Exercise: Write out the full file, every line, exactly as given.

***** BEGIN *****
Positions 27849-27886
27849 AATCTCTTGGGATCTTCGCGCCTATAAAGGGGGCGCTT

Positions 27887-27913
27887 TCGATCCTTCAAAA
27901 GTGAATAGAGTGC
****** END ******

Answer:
Positions 27849-27886
27849 AATCTCTTGGGATCTTCGCGCCTATAAAGGGGGCGCTT

Positions 27887-27913
27887 TCGATCCTTCAAAA
27901 GTGAATAGAGTGC